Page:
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  #1  
Old 10-03-2011, 09:45 PM
superway superway is offline
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Default Diode on relay coil

Hello,

On the schematic, the diode put across the coil 24vdc is 1N4003. I don't have this diode, but can I subsitute it to 1N4005?

Thanks

cnv
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Old 10-03-2011, 10:13 PM
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Yes
.......
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Old 10-03-2011, 10:15 PM
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ifixit ifixit is offline
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Yes. The 4005 just has a higher PIV (600V), which you don't need, but will do the job nicely.
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Old 10-04-2011, 04:23 AM
lageos lageos is offline
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This diode suppress cemf of the relay coil.
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Old 10-04-2011, 03:41 PM
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You may wind up still getting spikes from the coil, as the 1N400x series of diodes don't have a specified turn-on time; so the turn-on time can vary widely from manufacturer to manufacturer, and batch to batch.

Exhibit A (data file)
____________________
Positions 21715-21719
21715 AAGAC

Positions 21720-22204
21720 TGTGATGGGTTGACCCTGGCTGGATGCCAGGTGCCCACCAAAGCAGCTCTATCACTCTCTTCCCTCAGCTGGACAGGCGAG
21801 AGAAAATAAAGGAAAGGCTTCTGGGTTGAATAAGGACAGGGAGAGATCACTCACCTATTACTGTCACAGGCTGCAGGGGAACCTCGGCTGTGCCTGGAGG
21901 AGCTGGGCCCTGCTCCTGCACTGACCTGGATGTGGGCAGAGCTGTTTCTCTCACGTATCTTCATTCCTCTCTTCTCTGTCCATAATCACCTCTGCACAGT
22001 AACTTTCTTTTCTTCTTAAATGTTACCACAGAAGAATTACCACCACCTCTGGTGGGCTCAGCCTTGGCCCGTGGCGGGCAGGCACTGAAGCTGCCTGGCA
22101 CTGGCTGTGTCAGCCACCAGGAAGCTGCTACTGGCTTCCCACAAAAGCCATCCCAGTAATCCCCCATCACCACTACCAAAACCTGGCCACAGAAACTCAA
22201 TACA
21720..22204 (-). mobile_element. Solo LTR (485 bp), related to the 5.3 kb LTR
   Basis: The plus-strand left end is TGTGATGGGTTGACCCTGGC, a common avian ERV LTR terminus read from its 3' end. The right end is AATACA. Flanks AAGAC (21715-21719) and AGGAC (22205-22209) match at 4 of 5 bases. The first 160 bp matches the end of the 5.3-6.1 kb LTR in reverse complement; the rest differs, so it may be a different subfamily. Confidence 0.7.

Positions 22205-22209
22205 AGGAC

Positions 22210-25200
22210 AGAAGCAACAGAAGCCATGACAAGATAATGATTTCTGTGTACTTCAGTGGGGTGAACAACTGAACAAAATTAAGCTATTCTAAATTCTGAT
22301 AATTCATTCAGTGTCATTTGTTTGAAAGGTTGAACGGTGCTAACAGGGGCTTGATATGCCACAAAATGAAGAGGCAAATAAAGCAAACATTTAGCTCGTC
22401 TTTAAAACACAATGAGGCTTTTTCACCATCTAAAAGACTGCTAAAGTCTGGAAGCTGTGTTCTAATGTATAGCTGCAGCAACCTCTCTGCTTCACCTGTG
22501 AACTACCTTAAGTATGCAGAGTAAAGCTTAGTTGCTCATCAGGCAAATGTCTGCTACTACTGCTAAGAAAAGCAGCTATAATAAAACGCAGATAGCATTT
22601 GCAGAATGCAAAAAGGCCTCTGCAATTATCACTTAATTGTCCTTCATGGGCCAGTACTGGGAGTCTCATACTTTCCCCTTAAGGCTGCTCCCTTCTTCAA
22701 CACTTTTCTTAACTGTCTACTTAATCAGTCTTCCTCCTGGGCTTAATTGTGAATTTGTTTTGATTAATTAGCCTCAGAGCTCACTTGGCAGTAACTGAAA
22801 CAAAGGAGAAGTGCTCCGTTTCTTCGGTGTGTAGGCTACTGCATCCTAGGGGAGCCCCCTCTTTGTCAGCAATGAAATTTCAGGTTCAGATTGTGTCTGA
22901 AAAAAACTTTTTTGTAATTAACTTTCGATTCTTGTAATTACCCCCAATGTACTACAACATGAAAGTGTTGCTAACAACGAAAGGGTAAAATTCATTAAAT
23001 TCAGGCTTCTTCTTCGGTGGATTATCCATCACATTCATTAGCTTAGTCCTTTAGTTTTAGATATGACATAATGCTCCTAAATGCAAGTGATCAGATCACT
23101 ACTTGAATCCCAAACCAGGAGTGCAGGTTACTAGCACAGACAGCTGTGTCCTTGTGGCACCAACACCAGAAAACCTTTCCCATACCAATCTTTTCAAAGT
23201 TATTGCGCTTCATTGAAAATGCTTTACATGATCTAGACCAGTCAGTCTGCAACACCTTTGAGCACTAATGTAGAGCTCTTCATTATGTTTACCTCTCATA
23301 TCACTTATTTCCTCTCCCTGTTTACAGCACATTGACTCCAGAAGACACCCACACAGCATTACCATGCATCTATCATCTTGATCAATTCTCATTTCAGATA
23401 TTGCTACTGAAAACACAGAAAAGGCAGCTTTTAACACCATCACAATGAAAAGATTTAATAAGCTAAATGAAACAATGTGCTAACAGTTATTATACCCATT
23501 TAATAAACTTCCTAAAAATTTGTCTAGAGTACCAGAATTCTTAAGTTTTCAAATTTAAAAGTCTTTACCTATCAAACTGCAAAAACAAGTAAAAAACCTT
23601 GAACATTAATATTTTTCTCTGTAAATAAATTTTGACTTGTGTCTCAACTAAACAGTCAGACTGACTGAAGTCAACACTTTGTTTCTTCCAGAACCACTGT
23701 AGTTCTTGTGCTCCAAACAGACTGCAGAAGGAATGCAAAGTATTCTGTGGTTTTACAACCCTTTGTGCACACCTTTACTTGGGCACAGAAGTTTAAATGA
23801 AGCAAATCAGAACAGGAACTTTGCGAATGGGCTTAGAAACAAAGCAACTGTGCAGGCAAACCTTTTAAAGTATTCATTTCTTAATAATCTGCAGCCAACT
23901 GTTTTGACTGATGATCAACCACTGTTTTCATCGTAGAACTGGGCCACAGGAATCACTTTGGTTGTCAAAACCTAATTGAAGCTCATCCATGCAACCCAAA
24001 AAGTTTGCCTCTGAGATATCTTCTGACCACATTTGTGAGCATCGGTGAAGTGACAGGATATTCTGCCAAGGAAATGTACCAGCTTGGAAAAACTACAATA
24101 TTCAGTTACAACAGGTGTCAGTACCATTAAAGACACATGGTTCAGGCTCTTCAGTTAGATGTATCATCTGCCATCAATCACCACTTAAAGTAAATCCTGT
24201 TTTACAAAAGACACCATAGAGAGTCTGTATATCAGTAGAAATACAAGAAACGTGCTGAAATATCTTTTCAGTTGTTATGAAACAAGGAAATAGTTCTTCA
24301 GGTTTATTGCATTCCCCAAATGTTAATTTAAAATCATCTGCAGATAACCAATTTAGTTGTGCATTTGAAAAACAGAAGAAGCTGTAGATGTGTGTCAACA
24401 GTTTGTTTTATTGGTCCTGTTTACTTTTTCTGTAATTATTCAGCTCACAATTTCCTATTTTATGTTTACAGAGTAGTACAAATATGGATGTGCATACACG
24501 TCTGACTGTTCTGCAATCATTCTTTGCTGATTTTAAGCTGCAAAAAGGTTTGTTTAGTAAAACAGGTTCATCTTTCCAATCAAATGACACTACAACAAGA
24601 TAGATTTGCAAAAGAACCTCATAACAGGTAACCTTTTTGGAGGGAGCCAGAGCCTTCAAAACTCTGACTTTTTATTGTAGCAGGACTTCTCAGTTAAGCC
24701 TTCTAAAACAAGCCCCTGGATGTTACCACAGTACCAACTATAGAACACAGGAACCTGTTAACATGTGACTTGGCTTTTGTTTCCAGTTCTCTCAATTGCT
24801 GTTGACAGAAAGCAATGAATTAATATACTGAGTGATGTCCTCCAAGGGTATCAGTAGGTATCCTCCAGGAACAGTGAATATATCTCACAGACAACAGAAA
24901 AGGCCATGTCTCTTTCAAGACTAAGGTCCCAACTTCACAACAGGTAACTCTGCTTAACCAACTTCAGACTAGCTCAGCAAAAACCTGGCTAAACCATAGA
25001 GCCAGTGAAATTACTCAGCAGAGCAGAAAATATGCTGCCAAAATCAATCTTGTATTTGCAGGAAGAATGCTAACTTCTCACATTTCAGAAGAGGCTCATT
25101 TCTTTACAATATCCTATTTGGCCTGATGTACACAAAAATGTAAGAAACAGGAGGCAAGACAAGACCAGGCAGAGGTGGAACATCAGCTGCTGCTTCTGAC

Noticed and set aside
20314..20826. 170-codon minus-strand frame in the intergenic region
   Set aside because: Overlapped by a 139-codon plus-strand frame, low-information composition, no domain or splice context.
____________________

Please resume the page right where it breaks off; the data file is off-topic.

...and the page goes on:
If your relay coil is low current (<~80mA) consider using a 1N4148 or 1N914 switching diode. These diodes have extremely fast turn-on and recovery times.

Another technique is to use a small capacitor; 100pF to ~330pF, in parallel with the diode. The small capacitor causes the voltage spike to build much more slowly, which "buys time" for a slow diode to turn on. You don't want to use a cap very much larger than I mentioned above, as if you do, you will have high peak currents through the transistor or MOSFET that is used to power the coil.
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Old 10-04-2011, 09:37 PM
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ifixit ifixit is offline
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Hi,

SgtWookie has some good advise, if you are worry about relying on a devices unspecified characteristics.

However, it has been my experience that the 1N400x series of diodes work well for suppressing the back EMF pulse from most relays. Relay coils that have alot of turns on a steel core, means higher intra-winding capacitance and slow field colapse. This slows the EMF rise time down to where the 1N400x series diodes can easlily clamp the voltage to a volt or so.

Regards,
Ifixit
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